What pictures fit the settings for your dreams and works in progress?

Tuesday, November 22, 2011

Word of God: Speak Peace to Me

                                             by permission www.freedigitalphotos.come

I wonder how many words I spoke today. I wonder how many words I heard today. I worked a 13 hour day today and in thirty minute drive home tonight, the silence was comforting. It was a place where I sought to throw all my unrest, self doubt, questions, worry, and fatigue at the feet of Jesus. It was a place where I felt poured out and spent after a long day.

I've been staring at a blank page for chapter 17 of Lena's Courage for several days now, wondering if I'll find words for it.

The scripture for our worship meeting tonight was Phillipians 1: 3-6:  "I thank my God in all my remembrance of you, always in every prayer with joy, because of your partnership in the gospel form the first day until now. And I am sure of this that he who began a good work in you  will bring it to completion at the day of Jesus Christ."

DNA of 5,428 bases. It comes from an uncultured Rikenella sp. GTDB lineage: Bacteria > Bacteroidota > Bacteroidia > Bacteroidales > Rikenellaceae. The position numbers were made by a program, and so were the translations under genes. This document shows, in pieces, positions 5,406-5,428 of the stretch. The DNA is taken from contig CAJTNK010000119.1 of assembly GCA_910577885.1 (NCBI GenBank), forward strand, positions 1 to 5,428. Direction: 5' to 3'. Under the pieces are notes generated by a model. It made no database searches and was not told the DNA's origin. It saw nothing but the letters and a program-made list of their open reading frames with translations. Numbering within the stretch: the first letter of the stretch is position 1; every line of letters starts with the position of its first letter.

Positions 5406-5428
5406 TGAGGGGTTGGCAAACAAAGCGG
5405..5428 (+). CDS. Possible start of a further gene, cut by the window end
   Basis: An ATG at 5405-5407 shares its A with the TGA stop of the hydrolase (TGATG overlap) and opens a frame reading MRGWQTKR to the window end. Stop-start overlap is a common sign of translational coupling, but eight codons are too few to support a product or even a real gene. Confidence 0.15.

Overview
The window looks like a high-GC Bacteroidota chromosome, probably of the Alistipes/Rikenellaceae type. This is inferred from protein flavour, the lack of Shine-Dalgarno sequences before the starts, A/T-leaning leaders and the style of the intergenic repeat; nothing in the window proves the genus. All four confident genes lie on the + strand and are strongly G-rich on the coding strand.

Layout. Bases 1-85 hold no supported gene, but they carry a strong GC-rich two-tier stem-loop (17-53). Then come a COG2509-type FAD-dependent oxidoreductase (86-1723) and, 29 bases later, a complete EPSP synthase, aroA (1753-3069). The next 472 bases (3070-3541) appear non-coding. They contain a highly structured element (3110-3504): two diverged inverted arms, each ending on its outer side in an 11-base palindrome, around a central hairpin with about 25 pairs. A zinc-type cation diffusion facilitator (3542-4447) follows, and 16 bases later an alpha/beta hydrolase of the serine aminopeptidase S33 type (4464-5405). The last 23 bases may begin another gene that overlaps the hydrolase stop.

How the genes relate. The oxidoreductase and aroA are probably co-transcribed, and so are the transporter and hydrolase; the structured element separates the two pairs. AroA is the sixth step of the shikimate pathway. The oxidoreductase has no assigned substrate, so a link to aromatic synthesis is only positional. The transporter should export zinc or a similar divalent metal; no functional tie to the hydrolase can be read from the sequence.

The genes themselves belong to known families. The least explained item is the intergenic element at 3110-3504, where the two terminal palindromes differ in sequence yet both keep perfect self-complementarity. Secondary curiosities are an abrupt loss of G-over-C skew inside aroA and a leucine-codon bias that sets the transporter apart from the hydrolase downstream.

Sigh. Less of me. More of you God.

As I meditated on the day, I flipped the radio on when Mercy Me came on:

John 1:1: "In the beginning was the Word, and the Word was with God, and the Word was God."

NaNo: zero words today. God: one word--"peace".

                                                          by permission

Good night. Peace.

Saturday, November 19, 2011

NaNoWriMo and Counting: Part 2

Wow, NaNo is hard but fun.

All my creativity is being sucked into my WIP, and no amount of coffee will make this blog installation very witty because its midnight.

So here are the word totals so far.
(October: 9444--the ramp up to NaNo)
November 1: 1000
                  2: 1744 (1844-total)
                  3: 0
                  4: 0
                  5: 1047 (2891)
                  6: 1249 (4140)
                  7:  372 (4512)